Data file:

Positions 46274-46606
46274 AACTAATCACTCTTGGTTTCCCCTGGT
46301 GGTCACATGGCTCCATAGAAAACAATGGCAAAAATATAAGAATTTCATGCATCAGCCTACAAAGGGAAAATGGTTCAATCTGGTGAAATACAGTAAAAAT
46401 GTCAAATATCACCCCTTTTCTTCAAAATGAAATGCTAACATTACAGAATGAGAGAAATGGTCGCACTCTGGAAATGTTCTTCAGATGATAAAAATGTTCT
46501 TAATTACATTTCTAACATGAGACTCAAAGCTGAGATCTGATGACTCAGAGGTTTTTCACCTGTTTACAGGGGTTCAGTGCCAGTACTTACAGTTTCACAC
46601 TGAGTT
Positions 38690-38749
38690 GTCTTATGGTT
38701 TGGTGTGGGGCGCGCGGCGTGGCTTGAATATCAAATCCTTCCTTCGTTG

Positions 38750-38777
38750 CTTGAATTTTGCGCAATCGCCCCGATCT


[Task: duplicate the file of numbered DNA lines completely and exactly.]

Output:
Positions 46274-46606
46274 AACTAATCACTCTTGGTTTCCCCTGGT
46301 GGTCACATGGCTCCATAGAAAACAATGGCAAAAATATAAGAATTTCATGCATCAGCCTACAAAGGGAAAATGGTTCAATCTGGTGAAATACAGTAAAAAT
46401 GTCAAATATCACCCCTTTTCTTCAAAATGAAATGCTAACATTACAGAATGAGAGAAATGGTCGCACTCTGGAAATGTTCTTCAGATGATAAAAATGTTCT
46501 TAATTACATTTCTAACATGAGACTCAAAGCTGAGATCTGATGACTCAGAGGTTTTTCACCTGTTTACAGGGGTTCAGTGCCAGTACTTACAGTTTCACAC
46601 TGAGTT
Positions 38690-38749
38690 GTCTTATGGTT
38701 TGGTGTGGGGCGCGCGGCGTGGCTTGAATATCAAATCCTTCCTTCGTTG

Positions 38750-38777
38750 CTTGAATTTTGCGCAATCGCCCCGATCT